The fiscal cliff deal and its impact on child support and spousal support

The fiscal cliff deal and its impact on child support and spousal support

The amount of taxes an individual pays is one of the significant factors impacting the amount of support paid.   As a result of the fiscal cliff deal, aka the “American Taxpayer Relief Act of 2012” (“The Act”),  a high earner who pays support under an existing support obligation may be paying too much in support if the support order was made before December 31, 2012.

In general, higher taxes will reduce a payor’s support obligation, but tax deductions including breaks tax payers receive for mortgage interest, property tax and charitable contributions increase a payor’s support obligation.   The concept here is that if a person receives some tax break, he or she has more net spendable income (i.e. less money goes to taxes and more money is in her or his pocket) to pay support.

Under The Act, higher earners will be in higher tax brackets, plus they may lose some value in their itemized deductions as a result of the re-emergence of the “Pease Limitation,” which is a limitation on itemized deductions.  Pease was phased out years ago — but now is back in play with The Act.  This limit kicks in and begins limiting itemized deductions once an individual’s gross income hits the “applicable amount.”   The “applicable amount” for single filers is $250,000 and for joint filers it is $300,000.  All income over the “applicable amount” reduces your tax deduction by 3%.  For example if you file as an individual and declare an adjusted gross income of $500,000, then you are $250,000 over your “applicable amount” which means you lose 3% of $250,000 – or $7,500 of your total itemized deductions.  In other words, that $7,500 is no longer sheltered from taxes and if your support order was created prior to December 31, 2012, the calculation used most likely is incorrect – i.e. the calculation incorrectly assumes that the $7,500 is sheltered from taxes – and hence the support order is too high.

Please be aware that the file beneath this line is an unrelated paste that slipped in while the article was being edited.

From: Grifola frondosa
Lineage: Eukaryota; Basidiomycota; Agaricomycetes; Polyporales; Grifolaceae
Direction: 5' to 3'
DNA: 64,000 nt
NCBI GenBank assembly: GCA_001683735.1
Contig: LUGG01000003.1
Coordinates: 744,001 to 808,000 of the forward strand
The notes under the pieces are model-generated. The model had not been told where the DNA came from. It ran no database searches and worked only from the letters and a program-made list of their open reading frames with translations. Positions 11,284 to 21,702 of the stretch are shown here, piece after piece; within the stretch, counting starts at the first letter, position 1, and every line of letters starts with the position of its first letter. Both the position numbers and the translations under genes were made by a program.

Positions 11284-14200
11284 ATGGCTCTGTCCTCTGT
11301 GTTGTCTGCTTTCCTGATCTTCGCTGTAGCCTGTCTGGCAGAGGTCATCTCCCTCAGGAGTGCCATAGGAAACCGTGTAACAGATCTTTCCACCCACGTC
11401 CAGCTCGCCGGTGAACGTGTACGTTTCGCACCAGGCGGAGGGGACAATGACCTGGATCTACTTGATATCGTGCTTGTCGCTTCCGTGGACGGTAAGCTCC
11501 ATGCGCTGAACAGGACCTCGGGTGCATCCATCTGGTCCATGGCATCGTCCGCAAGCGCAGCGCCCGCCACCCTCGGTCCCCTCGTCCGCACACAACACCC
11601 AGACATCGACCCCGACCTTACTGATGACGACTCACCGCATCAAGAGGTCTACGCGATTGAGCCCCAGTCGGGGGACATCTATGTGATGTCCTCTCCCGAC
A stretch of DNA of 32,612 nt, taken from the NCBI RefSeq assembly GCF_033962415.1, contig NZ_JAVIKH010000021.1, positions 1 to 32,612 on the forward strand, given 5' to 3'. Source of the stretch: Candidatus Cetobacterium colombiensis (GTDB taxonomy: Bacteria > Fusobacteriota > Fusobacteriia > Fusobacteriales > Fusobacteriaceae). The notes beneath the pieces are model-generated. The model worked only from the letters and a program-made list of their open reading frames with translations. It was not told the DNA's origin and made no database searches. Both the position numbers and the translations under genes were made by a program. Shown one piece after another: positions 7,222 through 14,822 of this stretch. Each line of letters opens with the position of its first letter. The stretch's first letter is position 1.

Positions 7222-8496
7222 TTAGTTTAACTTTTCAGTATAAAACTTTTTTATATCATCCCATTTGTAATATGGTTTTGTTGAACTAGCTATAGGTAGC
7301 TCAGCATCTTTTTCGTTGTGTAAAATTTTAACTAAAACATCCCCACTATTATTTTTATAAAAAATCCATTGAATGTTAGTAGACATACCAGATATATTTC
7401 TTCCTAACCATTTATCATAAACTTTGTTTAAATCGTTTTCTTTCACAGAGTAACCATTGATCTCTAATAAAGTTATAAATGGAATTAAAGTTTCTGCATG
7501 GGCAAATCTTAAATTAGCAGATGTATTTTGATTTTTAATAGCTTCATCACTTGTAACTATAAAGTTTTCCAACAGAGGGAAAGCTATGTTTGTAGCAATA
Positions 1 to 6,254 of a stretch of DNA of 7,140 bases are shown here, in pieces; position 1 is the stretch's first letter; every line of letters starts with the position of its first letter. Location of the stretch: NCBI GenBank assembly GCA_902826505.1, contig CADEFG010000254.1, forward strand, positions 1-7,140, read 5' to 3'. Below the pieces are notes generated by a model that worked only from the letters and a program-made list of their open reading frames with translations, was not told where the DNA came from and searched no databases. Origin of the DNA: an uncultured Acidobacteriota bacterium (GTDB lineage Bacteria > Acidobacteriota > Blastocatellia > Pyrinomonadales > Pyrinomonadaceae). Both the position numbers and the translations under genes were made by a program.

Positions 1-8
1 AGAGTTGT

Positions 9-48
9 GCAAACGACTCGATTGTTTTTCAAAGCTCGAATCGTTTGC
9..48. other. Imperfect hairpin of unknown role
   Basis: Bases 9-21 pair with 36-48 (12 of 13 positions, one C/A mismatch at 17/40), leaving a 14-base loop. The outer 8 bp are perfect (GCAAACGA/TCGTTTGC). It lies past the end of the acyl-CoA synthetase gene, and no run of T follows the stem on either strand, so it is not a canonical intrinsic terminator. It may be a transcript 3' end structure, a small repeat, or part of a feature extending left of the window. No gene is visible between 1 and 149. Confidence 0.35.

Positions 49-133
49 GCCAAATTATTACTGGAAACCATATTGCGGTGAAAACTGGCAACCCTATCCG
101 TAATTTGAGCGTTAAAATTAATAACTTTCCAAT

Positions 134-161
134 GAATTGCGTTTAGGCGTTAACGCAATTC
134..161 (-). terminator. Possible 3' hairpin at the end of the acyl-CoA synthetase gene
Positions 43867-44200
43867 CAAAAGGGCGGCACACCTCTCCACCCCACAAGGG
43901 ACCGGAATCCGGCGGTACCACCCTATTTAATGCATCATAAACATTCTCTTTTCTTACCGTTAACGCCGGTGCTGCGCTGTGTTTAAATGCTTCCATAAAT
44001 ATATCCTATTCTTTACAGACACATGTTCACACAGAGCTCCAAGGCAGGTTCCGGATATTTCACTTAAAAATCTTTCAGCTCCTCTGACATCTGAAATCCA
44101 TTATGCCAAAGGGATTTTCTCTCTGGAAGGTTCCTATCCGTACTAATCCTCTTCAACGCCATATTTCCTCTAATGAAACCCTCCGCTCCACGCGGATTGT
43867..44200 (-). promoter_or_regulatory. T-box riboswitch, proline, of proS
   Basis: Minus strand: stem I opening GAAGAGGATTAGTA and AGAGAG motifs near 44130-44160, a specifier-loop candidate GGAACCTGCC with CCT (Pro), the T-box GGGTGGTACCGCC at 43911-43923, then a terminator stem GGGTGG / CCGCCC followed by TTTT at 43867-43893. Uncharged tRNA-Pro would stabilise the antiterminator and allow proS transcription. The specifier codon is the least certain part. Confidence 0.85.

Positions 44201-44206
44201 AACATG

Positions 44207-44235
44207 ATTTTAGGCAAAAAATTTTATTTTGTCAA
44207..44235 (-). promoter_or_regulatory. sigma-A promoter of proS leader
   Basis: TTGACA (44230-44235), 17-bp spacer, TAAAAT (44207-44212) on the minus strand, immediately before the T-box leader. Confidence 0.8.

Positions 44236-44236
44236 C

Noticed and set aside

There’s more.  In addition to the Pease Limitation, The Act restores prior Personal Exemption Phase-Outs (“PEP”).  Under PEP, individuals with adjusted gross incomes over the “applicable amount” can no longer claim their full personal exemption.  For 2012, the personal exemption was $3,800.  Under The Act, for every $2,500 an individual’s income surpasses the “applicable amount”, then the individual’s exemption is reduced by 2%.  For higher earning individuals who pay support, this phase out means greater taxes which mean a pre-existing support order is probably too high.

Of course, the Pease limitation and PEP phase-out apply to all tax payers, including not only parties paying support, but parties receiving support.  The tax effects of the Act on BOTH parties must be reviewed to determine the correct level of support.